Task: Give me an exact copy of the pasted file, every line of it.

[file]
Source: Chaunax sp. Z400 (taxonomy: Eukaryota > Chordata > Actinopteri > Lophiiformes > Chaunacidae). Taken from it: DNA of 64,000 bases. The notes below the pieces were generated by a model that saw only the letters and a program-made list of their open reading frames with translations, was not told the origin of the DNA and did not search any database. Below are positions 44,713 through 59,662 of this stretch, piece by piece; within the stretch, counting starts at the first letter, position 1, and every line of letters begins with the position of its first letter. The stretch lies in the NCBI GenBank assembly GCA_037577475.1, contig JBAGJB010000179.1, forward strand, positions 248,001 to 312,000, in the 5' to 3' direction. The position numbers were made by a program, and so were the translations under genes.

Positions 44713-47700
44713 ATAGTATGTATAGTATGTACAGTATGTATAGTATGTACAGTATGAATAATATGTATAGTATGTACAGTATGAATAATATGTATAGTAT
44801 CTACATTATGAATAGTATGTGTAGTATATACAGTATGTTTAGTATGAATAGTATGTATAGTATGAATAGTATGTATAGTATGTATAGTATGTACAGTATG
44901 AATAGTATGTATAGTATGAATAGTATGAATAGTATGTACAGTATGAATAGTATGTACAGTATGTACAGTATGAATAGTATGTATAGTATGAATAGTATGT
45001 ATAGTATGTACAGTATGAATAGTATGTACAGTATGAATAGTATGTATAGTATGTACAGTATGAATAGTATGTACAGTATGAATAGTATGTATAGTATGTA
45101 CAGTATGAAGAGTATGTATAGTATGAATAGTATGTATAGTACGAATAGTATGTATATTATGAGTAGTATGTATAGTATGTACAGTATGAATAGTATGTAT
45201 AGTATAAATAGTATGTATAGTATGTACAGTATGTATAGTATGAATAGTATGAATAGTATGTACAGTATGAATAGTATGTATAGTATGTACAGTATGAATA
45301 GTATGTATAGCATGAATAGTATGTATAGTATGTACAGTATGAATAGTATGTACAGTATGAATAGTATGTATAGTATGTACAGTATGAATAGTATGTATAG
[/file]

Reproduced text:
Source: Chaunax sp. Z400 (taxonomy: Eukaryota > Chordata > Actinopteri > Lophiiformes > Chaunacidae). Taken from it: DNA of 64,000 bases. The notes below the pieces were generated by a model that saw only the letters and a program-made list of their open reading frames with translations, was not told the origin of the DNA and did not search any database. Below are positions 44,713 through 59,662 of this stretch, piece by piece; within the stretch, counting starts at the first letter, position 1, and every line of letters begins with the position of its first letter. The stretch lies in the NCBI GenBank assembly GCA_037577475.1, contig JBAGJB010000179.1, forward strand, positions 248,001 to 312,000, in the 5' to 3' direction. The position numbers were made by a program, and so were the translations under genes.

Positions 44713-47700
44713 ATAGTATGTATAGTATGTACAGTATGTATAGTATGTACAGTATGAATAATATGTATAGTATGTACAGTATGAATAATATGTATAGTAT
44801 CTACATTATGAATAGTATGTGTAGTATATACAGTATGTTTAGTATGAATAGTATGTATAGTATGAATAGTATGTATAGTATGTATAGTATGTACAGTATG
44901 AATAGTATGTATAGTATGAATAGTATGAATAGTATGTACAGTATGAATAGTATGTACAGTATGTACAGTATGAATAGTATGTATAGTATGAATAGTATGT
45001 ATAGTATGTACAGTATGAATAGTATGTACAGTATGAATAGTATGTATAGTATGTACAGTATGAATAGTATGTACAGTATGAATAGTATGTATAGTATGTA
45101 CAGTATGAAGAGTATGTATAGTATGAATAGTATGTATAGTACGAATAGTATGTATATTATGAGTAGTATGTATAGTATGTACAGTATGAATAGTATGTAT
45201 AGTATAAATAGTATGTATAGTATGTACAGTATGTATAGTATGAATAGTATGAATAGTATGTACAGTATGAATAGTATGTATAGTATGTACAGTATGAATA
45301 GTATGTATAGCATGAATAGTATGTATAGTATGTACAGTATGAATAGTATGTACAGTATGAATAGTATGTATAGTATGTACAGTATGAATAGTATGTATAG